SQLAlchemy: Connecting to pre-existing databases & table joins!

SqlAlchemy is an object-relational mapper (ORM), which means that it takes SQL constructs and makes them Python objects which can be manipulated natively. Most of the time the same code can be recycled to use multiple database back-ends (unless you use back-end specific features).

I will be using Microsoft SQL Server for this particular example and show you how to use a technique called database reflection to get table information from a database schema when the database and tables already exist. For this you will need SQLAlchemy and pymssql installed.

#!C:\python27\python.exe
# -*- coding: utf-8 -*-

__author__ = "Jamie Ivanov"

from sqlalchemy.orm import sessionmaker
from sqlalchemy import create_engine, MetaData, Table

def main():
engine = create_engine('mssql+pymssql://server/Database', echo=False)

table1meta = MetaData(engine)
table1 = Table('Customers', table1meta, autoload=True)

table2meta = MetaData(engine)
table2 = Table('Orders', table2meta, autoload=True)

table3meta = MetaData(engine)
table3 = Table('Invoices', table3meta, autoload=True)

Session = sessionmaker(bind=engine)
session = Session()

results = session.query(table1, table2, table3).filter(table1.columns.CustomerId == 13002).join(table2, table1.columns.CustomerId == table2.columns.CustomerId).join(table3, table1.columns.CustomerId == table3.columns.CustomerId)

cols = [c["name"] for c in results.column_descriptions]

for r in results.all():
print(dict(zip(cols,r)))

session.close()

if __name__ == '__main__':
main()

Which returns the results:

{'OrderId': 1, 'CustomerId': 13002L, 'DateCreated': datetime.datetime(2015, 8, 4, 9, 1, 9, 667000), 'Paid': True, 'PrintedInvoice': u'invoice_1.pdf', 'Invoice': 1, 'Name': u'Jamie Ivanov'}
{'OrderId': 2, 'CustomerId': 13002L, 'DateCreated': datetime.datetime(2015, 8, 4, 9, 2, 9, 807000), 'Paid': False, 'PrintedInvoice': u'invoice_2.pdf', 'Invoice': 2, 'Name': u'Jamie Ivanov'}

So what’s happening here?

First, we have to create the engine which will be used to create the actual database connection. Here, I’m using the “mssql+pymssql” driver but you can refer to the SQLAlchemy Engine configuration page to see examples on how to connect to other database back-ends. The “echo” parameter will echo all of the SQL queries to STDOUT which can be useful for debugging.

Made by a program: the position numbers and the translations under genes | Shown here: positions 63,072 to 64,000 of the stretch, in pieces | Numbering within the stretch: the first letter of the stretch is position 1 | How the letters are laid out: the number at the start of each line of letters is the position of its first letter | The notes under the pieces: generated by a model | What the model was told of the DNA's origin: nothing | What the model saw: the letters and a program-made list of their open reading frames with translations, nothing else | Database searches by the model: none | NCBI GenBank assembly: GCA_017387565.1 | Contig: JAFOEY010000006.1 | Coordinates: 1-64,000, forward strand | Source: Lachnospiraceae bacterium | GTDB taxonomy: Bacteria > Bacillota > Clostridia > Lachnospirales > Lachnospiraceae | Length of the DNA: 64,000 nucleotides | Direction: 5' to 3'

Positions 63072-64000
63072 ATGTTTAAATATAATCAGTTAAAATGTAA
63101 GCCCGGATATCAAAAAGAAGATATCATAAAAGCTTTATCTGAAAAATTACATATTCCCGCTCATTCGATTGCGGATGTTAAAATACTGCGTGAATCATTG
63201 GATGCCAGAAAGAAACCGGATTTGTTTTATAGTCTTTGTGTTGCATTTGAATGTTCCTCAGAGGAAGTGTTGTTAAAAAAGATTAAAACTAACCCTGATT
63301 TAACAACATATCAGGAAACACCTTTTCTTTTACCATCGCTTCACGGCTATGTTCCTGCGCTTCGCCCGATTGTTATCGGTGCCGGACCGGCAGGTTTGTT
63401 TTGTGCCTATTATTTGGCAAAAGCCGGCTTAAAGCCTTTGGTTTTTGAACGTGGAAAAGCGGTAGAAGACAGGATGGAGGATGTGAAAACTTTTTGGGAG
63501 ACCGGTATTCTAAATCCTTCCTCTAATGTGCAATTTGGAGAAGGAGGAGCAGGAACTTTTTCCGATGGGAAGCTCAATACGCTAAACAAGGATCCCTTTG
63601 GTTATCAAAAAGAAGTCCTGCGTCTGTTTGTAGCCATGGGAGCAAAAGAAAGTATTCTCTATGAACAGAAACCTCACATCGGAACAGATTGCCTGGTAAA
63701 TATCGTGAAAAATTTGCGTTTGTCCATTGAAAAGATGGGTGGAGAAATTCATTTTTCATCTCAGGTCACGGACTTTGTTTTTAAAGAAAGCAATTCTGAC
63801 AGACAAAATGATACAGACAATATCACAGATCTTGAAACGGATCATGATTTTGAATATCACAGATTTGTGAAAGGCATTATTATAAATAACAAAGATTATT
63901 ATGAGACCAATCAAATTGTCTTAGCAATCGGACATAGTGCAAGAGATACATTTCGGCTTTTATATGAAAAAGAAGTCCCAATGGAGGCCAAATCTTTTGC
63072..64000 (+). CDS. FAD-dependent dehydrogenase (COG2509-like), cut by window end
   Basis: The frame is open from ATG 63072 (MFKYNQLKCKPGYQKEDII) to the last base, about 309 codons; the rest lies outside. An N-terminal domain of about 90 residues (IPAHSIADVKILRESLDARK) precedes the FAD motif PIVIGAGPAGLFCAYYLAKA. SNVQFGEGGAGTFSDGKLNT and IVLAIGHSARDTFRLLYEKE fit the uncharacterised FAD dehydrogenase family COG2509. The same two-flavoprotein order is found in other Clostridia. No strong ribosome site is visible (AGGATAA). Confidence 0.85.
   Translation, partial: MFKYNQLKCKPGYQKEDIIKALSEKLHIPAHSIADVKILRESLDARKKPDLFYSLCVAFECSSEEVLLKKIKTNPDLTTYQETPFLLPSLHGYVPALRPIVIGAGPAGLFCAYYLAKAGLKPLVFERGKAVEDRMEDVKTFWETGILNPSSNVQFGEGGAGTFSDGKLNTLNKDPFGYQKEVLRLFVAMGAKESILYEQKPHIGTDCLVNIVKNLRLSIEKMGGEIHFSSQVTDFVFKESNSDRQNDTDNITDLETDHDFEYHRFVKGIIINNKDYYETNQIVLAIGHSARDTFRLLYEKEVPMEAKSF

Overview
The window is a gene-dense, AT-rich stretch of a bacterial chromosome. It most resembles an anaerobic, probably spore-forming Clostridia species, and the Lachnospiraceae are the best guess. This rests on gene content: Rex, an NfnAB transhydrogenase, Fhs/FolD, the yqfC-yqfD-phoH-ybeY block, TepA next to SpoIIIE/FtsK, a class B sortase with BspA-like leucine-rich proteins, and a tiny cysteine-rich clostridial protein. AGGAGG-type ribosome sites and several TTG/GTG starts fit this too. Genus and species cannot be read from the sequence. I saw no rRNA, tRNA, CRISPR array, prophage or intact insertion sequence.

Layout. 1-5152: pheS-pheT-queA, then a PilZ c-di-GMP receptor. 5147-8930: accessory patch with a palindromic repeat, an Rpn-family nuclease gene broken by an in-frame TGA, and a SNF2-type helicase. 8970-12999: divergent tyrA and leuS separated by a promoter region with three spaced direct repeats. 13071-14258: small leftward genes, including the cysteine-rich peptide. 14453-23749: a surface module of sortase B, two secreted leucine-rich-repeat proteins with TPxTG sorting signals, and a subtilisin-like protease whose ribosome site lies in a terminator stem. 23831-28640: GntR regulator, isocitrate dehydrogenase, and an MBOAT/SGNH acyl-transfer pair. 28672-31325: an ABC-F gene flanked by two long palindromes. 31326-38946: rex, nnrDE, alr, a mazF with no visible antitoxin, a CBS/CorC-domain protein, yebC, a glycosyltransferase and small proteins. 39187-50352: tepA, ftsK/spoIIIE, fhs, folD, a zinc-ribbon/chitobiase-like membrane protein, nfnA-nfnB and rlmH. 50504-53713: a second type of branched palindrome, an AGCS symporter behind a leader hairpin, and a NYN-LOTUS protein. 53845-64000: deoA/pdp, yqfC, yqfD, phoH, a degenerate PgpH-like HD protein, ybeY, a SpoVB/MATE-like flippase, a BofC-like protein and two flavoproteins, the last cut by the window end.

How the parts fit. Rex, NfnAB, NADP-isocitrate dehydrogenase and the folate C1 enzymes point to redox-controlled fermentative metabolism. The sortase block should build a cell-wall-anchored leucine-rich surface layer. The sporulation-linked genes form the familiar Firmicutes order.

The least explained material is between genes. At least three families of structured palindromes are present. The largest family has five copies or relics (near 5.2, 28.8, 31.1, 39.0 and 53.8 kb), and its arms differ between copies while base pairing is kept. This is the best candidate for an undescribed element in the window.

engine = create_engine('mssql+pymssql://server/Database', echo=False)

Next I setup a Table() object for each table I will be using using with the reflection technique. Typically a metadata object will be created that contains the table information (columns, datatypes, etc) when creating a new Table() object but this information is going to be pulled from the table so I need an empty object to use with the table. When creating the metadata object, I pass in the engine that was just created so it knows where it should be pulling the information from. The new metadata object will be passed into the Table() object as the second argument and setting “autoload” to True will populate the metadata for the table. After this you could query the table object for the columns and get a list of dictionaries containing column name, datatype, and etc.

table1meta = MetaData(engine)
table1 = Table('Customers', table1meta, autoload=True)

Then I configure the session which will do the dirty work when communicating with the database. This will handle all of the queries, commits, flushes, etc. First use sessionmaker() to create the session class that will be used throughout the code then the actual session that will used for the particular transaction. Of course we need to configure our session class by passing in the engine to sessionmaker().

Session = sessionmaker(bind=engine)
session = Session()

Now that a session has been setup, I can begin working on the query with joins. The session object supports .query() and .filter() but beyond that I will use a series of .join()s to do an inner-joins. There are several ways that this can be done and I’m not saying that this is the correct way or the best way or the only way. The first part of the query will be rather simple where I query the 3 tables and filter based on a specific customer ID. Then I setup the the joins with the table object created above (first argument) and the join criteria (second argument).

results = session.query(table1, table2, table3).filter(table1.columns.CustomerId == 13002).join(table2, table1.columns.CustomerId == table2.columns.CustomerId).join(table3, table1.columns.CustomerId == table3.columns.CustomerId)

Please note that there is no .all() or .one() at the end of the query because I don’t want to return the results just yet but rather I use list comprehension to generate a list of columns by iterating over the “column_descriptions” attribute. This attribute is a list of dictionaries containing each column name, datatype, etc.

cols = [c["name"] for c in results.column_descriptions]

Now for the actual results, I will use the list of column names from the list above and build a dictionary of the results. Each row is a set of results and Python’s zip() functionality will build tuples of each position in the column list and associate them with the corresponding position in the result set. From there, each tuple will be turned into a key/value pair in a dictionary.

for r in results.all():
print(dict(zip(cols,r)))

And finally, close the session. It’s not necessary but should be a good habit to gracefully shut down database connection. No content was changed within the database so there is no need to commit() or flush() but that should be food for thought.

session.close()

This is by no means comprehensive but just a journey through my adventures of tinkering with SQLAlchemy and I hope this helps get you started.

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